There is a lot to take into consideration when you are planning your estate, and because of this it is easy to let some of the minute details slip through the cracks. After all, you are preparing all the assets that you have been able to accumulate throughout your life for distribution to the people that you love the most. In addition to this being a big financial responsibility, it is also a matter of the heart because your legacy represents the final act of giving you’re going to be capable of. So it is understandable if you were to overlook something, and one of these things may be furry and have four legs.
Yes, your pet must be provided for in your estate plan as well. Imagine how sad it would be if your dog or cat had no ready home and no financial provisions made for its care after your death. It is natural for people to assume that they will outlive their pets, but unfortunately it doesn’t always play out that way. The truth is that pet ownership can be very beneficial to seniors, providing companionship, love, and protection while instilling a renewed sense of purpose. But if you are going to own a pet during the latter stages of your life you must make provisions for the pet in your estate plan.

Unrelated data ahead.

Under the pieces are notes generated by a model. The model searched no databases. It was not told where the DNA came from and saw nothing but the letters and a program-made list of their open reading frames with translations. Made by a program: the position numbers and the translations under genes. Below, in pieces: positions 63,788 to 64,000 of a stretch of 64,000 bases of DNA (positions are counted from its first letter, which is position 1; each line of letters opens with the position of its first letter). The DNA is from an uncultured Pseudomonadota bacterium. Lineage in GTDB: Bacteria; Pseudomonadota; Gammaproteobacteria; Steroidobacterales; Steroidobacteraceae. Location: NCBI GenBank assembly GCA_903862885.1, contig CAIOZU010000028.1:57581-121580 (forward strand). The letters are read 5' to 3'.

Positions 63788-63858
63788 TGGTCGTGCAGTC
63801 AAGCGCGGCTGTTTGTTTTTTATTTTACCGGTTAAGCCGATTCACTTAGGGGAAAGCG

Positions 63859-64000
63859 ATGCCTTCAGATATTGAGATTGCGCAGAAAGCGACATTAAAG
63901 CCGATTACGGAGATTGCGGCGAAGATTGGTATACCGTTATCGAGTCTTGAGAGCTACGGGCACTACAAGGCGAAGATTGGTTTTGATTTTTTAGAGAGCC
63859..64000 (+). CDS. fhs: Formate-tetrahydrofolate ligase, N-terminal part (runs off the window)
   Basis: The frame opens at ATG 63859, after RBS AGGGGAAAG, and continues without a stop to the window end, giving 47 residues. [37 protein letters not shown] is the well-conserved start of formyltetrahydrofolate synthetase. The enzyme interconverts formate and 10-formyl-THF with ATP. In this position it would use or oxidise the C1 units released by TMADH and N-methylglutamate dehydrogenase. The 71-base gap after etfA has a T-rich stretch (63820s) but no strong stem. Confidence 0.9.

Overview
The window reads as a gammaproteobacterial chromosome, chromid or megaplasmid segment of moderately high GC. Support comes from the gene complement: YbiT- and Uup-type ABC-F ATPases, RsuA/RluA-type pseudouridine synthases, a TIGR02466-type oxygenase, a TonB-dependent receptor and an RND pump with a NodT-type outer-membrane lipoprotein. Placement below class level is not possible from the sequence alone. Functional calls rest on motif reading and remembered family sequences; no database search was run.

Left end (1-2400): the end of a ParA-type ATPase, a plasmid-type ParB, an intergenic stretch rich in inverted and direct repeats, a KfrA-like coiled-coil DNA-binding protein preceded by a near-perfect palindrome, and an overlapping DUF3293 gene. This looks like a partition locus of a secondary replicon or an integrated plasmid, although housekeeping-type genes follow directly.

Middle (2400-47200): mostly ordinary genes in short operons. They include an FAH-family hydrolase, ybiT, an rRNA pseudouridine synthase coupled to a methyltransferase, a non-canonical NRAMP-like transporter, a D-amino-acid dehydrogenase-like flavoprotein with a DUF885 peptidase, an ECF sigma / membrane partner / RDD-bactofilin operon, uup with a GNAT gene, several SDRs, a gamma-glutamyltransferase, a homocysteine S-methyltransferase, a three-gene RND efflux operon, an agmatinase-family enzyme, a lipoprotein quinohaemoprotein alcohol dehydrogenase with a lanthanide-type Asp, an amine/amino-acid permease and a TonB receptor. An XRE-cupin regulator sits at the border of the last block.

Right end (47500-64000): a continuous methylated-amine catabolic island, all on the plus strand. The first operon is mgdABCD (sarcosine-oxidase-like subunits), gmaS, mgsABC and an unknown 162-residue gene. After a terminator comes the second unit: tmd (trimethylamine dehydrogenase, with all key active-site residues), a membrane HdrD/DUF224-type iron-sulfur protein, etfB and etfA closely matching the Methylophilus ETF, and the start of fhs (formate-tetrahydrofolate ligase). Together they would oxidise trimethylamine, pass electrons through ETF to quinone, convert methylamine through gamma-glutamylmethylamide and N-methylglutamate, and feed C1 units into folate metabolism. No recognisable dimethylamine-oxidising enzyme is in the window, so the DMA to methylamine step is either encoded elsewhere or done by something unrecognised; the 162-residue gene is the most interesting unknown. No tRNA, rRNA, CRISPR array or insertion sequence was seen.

The first course of action is going to be to identify a willing and able caretaker for the pet. In many cases you will have a family member or friend who already knows the pet and would seem to you to be a good fit. Once you know who will be caring for the pet you could leave this individual a direct bequest in your will that he or she can use to pay for pet care expenses. Another option is the creation of a pet trust, and this is something that you would want to discuss with your estate planning attorney.